THE WORK OF ARTIST RAFAËL ROZENDAAL REPRESENTS AN IMMENSE LIST OF DOMAIN NAMES.1 EVERY WEBSITE IS A STANDALONE WORK OF ART AND, AT THE SAME TIME, REPRESENTS THE TITLE OF SAID WORK. EACH PROJECT EMBODIES A CONDENSED VERSION OF A VIRTUAL IDEA, AND THE THEMES RANGE FROM LAVA-SPEWING VOLCANOES, CHIMING PLANETS, KISSES, MONEY, BLOOD, AND POPCORN TO ABSTRACT TIME TRAVEL. HE’S A SELF-PROCLAIMED ‘URL FETISHIST’ AND HE’S HAD THE WORD ‘INTERNET’ TATTOOED ON HIS LIPS..
Rafaël Rozendaal is a Dutch-Brazilian artist born in 1980 in Amsterdam. As soon as he discovered the Internet, he knew it was love at first sight. His first work is unveiled in 2001, http://whitetrash.nl/: a self-portrait, set against a yellow background, whose moustache, sun glasses, and hairstyle can be changed by clicking on them. It wins him an invitation to Los Angeles to exhibit at the gallery of Greek artist, Miltos Manetas, founder of the Neen movement.2 Their slogan, neen, is a phonetic nod to the word ‘screen’ and actually means ‘right now’ in ancient Greek. Neen art occurs instantaneously, it’s a fleeting moment in the present, resounds globally via the internet, and experiments with new Technologies.
Rozendaal immediately recognises the potential of the internet as a vast Exhibition platform, studio, meeting point and at the same time a storage site for his work and uses it henceforth as canvas for his art. ‘People spend a lot of money for houses with a great view, but they spend a lot of time in front of their screens’, declared Rozendaal, creating one work after the other. His websites attract more than 40 million visitors a year. The incipient stage of net.art artist Rozendaal is characterised by an experimental, playful and at the same time humorous approach with Internet as a medium. net.art is an area of digital art. It’s been around since the creation of the World Wide Web (1994). Rafaël Rozendaal enriches it with a feeling of completion, self-control and complete independence from the usual hierarchies. Another early project is www.iamveryverysorry.com from 2002. Similarly to all his other work, the artist’s aim is to explore the screen as a visual space or landscape, offering a farther reach than that of one’s actual gaze through a real window. He believes his world to be connected formally with paintings, only that his pictures move and can start an infinite independent life in public domains. He moves in the world of binary code with an eye for detail and plenty of humour.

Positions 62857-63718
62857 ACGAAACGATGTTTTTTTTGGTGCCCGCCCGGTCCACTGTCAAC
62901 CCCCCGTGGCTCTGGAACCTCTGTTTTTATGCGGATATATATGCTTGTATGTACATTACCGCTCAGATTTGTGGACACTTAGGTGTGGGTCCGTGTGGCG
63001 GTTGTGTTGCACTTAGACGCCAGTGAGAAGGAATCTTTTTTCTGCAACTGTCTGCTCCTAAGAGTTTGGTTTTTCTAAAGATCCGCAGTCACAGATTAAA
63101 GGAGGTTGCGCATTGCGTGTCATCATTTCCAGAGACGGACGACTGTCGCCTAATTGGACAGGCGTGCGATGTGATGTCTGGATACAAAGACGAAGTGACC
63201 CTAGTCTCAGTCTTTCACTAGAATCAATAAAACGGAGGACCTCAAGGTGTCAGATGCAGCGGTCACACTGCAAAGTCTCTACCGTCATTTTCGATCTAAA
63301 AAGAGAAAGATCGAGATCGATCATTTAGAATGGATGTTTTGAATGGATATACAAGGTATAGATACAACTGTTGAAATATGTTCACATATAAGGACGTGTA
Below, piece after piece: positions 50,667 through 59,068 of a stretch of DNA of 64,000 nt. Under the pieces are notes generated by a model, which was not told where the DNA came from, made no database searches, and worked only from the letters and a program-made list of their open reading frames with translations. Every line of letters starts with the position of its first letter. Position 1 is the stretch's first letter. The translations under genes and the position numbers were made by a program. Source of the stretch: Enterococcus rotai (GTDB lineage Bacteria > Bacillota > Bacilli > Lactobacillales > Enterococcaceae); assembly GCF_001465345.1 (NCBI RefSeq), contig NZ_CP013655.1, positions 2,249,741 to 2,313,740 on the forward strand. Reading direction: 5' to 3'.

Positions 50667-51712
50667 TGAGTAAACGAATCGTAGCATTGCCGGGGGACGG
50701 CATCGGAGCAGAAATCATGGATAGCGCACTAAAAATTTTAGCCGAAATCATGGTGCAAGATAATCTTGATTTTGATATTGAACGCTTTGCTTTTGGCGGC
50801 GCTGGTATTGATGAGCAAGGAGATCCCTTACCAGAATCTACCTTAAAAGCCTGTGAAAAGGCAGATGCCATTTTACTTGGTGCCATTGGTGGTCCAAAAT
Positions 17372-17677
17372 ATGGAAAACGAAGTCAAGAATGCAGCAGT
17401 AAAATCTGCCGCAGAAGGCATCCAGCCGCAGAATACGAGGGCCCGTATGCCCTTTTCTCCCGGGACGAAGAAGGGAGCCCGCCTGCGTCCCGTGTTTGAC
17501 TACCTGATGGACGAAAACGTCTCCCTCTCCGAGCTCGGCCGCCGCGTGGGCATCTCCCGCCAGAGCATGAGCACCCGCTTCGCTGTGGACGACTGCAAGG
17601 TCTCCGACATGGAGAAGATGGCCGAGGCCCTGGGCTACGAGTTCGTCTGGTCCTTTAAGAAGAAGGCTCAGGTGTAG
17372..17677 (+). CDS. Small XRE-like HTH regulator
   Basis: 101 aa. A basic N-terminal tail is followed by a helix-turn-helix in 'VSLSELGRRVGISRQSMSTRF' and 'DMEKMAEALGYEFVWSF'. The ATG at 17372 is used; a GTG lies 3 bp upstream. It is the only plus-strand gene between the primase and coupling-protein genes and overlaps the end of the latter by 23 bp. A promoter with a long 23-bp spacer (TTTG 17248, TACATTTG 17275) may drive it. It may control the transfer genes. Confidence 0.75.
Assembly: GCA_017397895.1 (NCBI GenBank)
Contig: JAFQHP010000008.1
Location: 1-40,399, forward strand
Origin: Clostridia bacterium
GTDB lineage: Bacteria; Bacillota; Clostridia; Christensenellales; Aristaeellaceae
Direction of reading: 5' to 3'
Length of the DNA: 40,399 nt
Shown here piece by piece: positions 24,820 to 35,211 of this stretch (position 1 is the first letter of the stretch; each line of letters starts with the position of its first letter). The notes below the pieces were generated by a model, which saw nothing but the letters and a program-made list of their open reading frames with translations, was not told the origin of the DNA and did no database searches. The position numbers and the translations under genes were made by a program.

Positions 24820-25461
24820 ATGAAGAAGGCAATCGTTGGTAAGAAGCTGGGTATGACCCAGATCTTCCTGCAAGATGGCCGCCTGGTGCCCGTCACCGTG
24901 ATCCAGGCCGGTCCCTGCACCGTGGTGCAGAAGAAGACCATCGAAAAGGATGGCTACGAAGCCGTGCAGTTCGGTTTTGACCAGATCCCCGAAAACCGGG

The http://www.papertoilet.com/ (2006) website unites aesthetic and nonsense. It showcases an interactive rolling toilet paper roll. The idea may appear simple but to actually achieve the feat, i.e. making the roll convincingly smaller until it fades away into nothingness, is a long and well-thought process which the artist developed with his programmer. Reinier Feijen. The biggest challenge for the artist is to find the perfect form for an idea. The first step is represented by the drawings he makes of the roll. After that come complex and time-consuming codes. The result is an interactive work of art, which transforms the humdrum user and mouse interaction (click, drag & drop) into a natural experience. As of 2009, Rafaël Rozendaal has shown a stronger interest in the perception of space, both in terms of installations in the real exhibition room as well as the increasing possibilities within a browser window.
With www.fromthedarkpast.com (2009) he creates a mountainous landscape based on a purely geometric page made of black, white, and grey triangles which the viewer can gaze at in eternity. The URL is always title and at the same time the location of each individual project. Domain names are unique and cannot be forged. They’re the seal of genuineness of the work of art. The source code of each project contains the name of the artist, title, year of creation as well as the data of the programme, i.e. everything a collector would expect and demand of an original.
When a collector buys a ‘digital work of art’, then he also purchases the domain name and source code. Rafaël Rozendaals’s domains show that even with minimal programming knowledge, net.art can create worldwide fame and recognition. He counters the hype around his art with the humble argument that he does nothing differently from other artists, who painted using colours and shapes. He does the same using the new technologies at his disposal. 3 He’s convinced that, ‘had Leonardo da Vinci known that in the future we’d possess a magic box to modify colours, sounds, and movement, and that everyone could look at an interactive image for free whenever they wanted to, he would have been ecstatic.